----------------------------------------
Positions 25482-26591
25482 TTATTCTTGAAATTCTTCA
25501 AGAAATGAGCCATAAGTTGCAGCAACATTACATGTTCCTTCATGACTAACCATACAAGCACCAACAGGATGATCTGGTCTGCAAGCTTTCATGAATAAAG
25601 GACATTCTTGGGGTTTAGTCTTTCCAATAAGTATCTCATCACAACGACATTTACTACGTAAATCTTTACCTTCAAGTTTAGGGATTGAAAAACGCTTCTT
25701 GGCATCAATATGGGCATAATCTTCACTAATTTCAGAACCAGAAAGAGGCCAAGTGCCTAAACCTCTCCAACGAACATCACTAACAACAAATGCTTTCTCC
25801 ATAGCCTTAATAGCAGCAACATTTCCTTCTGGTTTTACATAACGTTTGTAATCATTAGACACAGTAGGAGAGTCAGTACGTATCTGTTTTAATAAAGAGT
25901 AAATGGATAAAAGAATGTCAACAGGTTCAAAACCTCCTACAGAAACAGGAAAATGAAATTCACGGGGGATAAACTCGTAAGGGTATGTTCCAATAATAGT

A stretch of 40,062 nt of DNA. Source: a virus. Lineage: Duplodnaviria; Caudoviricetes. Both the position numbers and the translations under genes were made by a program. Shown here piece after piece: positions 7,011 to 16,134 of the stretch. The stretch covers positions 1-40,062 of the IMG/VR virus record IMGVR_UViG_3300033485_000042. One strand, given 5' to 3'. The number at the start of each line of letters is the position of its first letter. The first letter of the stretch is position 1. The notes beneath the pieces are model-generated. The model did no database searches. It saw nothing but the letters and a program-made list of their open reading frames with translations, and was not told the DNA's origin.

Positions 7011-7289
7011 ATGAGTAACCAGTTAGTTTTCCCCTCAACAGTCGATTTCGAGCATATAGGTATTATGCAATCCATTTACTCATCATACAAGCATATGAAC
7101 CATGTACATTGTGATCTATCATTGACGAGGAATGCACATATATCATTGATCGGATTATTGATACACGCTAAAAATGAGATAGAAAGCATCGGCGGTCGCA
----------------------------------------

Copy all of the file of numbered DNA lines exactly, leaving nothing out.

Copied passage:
Positions 25482-26591
25482 TTATTCTTGAAATTCTTCA
25501 AGAAATGAGCCATAAGTTGCAGCAACATTACATGTTCCTTCATGACTAACCATACAAGCACCAACAGGATGATCTGGTCTGCAAGCTTTCATGAATAAAG
25601 GACATTCTTGGGGTTTAGTCTTTCCAATAAGTATCTCATCACAACGACATTTACTACGTAAATCTTTACCTTCAAGTTTAGGGATTGAAAAACGCTTCTT
25701 GGCATCAATATGGGCATAATCTTCACTAATTTCAGAACCAGAAAGAGGCCAAGTGCCTAAACCTCTCCAACGAACATCACTAACAACAAATGCTTTCTCC
25801 ATAGCCTTAATAGCAGCAACATTTCCTTCTGGTTTTACATAACGTTTGTAATCATTAGACACAGTAGGAGAGTCAGTACGTATCTGTTTTAATAAAGAGT
25901 AAATGGATAAAAGAATGTCAACAGGTTCAAAACCTCCTACAGAAACAGGAAAATGAAATTCACGGGGGATAAACTCGTAAGGGTATGTTCCAATAATAGT

A stretch of 40,062 nt of DNA. Source: a virus. Lineage: Duplodnaviria; Caudoviricetes. Both the position numbers and the translations under genes were made by a program. Shown here piece after piece: positions 7,011 to 16,134 of the stretch. The stretch covers positions 1-40,062 of the IMG/VR virus record IMGVR_UViG_3300033485_000042. One strand, given 5' to 3'. The number at the start of each line of letters is the position of its first letter. The first letter of the stretch is position 1. The notes beneath the pieces are model-generated. The model did no database searches. It saw nothing but the letters and a program-made list of their open reading frames with translations, and was not told the DNA's origin.

Positions 7011-7289
7011 ATGAGTAACCAGTTAGTTTTCCCCTCAACAGTCGATTTCGAGCATATAGGTATTATGCAATCCATTTACTCATCATACAAGCATATGAAC
7101 CATGTACATTGTGATCTATCATTGACGAGGAATGCACATATATCATTGATCGGATTATTGATACACGCTAAAAATGAGATAGAAAGCATCGGCGGTCGCA